Two years later, a daughter, Nadia was born. The family moved from San Rafael to Healdsburg where they lived on a hill overlooking a golf course. Kosman drove to work in town driving an El Camino with flames painted on the hood. The hours were long and extended well into the evening, when regular customers Jorma Kaukonen and Jack Casady of the rock band Hot Tuna passed by with their guitars.

Jim Dour, who worked there as a mechanical engineer and designer, recalled Kosman as “very, very bright and quick at math. He was creative but he didn’t do much real work.

The work he did was mostly at the end of a broom. “You would drop by to talk to him and he was always sweeping the store or had just finished sweeping,” Fishman said. “He liked to run a neat shop.”

Kosman once had as many as 15 employees, but by the 1990s had downsized to a small store on Oak Street and then to a store in Windsor, north of Santa Rosa. Kosman suffered a stroke in 2009 and the following year sold to Bob Steffano, a Humboldt County entrepreneur who purchased the business to preserve the Kosman name.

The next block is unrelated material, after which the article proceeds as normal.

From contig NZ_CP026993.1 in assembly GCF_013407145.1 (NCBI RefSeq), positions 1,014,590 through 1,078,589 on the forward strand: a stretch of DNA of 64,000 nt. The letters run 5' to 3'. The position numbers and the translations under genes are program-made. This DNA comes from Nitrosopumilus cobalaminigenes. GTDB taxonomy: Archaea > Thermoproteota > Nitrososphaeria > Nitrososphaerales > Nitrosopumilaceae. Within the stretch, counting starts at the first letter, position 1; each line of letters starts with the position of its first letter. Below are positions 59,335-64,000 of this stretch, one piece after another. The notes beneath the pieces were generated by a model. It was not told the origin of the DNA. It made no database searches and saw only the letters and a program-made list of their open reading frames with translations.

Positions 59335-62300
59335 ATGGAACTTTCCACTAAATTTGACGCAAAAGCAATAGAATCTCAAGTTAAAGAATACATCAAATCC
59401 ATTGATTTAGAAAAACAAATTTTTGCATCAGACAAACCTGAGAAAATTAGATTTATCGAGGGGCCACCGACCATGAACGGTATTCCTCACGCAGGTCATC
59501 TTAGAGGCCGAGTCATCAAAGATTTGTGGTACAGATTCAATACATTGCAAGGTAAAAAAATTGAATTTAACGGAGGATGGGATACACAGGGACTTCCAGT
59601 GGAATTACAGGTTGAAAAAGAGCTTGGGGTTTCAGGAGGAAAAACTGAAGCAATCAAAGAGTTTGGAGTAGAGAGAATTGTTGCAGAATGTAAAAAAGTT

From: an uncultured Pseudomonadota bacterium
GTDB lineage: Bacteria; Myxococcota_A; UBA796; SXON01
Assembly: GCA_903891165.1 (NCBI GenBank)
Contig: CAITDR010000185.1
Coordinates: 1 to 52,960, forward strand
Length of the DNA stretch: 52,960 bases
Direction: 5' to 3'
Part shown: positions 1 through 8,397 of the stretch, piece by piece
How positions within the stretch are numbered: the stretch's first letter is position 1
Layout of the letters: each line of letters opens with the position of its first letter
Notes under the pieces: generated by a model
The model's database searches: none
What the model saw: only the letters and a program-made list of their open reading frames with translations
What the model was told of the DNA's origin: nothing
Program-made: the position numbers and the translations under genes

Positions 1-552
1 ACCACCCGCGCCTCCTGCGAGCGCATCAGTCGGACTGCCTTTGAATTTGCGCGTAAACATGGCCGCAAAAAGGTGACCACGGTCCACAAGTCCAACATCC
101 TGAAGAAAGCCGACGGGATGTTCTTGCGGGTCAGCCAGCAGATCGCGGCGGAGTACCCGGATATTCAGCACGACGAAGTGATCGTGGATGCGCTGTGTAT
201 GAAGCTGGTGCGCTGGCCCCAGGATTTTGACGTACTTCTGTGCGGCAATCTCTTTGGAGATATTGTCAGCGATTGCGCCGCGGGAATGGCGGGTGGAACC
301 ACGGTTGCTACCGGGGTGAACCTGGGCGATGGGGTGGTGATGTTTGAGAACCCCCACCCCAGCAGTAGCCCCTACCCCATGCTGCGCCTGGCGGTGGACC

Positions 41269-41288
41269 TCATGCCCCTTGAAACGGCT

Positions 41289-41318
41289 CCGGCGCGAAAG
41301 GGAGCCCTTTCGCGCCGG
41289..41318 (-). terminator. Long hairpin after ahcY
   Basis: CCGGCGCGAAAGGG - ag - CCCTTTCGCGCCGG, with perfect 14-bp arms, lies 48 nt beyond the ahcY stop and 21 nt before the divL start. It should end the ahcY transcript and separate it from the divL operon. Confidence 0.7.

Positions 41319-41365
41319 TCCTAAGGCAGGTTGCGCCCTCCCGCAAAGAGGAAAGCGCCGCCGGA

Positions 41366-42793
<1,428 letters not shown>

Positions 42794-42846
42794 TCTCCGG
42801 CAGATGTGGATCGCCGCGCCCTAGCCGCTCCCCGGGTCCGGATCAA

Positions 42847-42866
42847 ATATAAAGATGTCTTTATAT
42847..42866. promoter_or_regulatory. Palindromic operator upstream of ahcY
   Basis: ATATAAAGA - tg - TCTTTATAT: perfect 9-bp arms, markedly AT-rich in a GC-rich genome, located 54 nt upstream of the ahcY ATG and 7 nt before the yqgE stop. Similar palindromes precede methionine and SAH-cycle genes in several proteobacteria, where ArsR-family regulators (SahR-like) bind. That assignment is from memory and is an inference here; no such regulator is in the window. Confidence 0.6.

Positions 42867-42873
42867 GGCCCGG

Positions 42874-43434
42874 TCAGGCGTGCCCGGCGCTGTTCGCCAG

“I really believed in what they did there,” Steffano said. “The design and manufacturing quality at Kosman served the entire motorcycle industry. He was so innovative that other companies picked up his ideas and followed them.”

In the introduction to Stein’s 2017 book on the history of motorcycle drag racing, Kosman explained motorsport’s hold on him.

“It is the story of a subculture that represents the best of the American experience,” he wrote, “the intersection of unassuming individuality, unparalleled empirical and intuitive engineering and friendships that started in the race that transcended that shared experience and lasted a lifetime.”

As Kosman’s dementia worsened and he began to slip away, he began to address his granddaughter, Yael, as if she were his son, Seth. She had been born on Seth’s birthday, April 13, and had visited her grandfather on the day of his death, which was also the anniversary of his son’s death 36 years earlier.

“I’d like to believe he knew,” DeSimone said. “He died wrapped in a quilt my mom made for Seth, and that’s what he’s buried in too.”

In addition to his wife, daughter and granddaughter, all of Portland, Kosman is survived by his younger brother Michael, a cello maker in Woodstock, Md.

Sam Whiting is a writer for the San Francisco Chronicle. Email: [email protected]: @SamWhitingSF

Wiley C. Thompson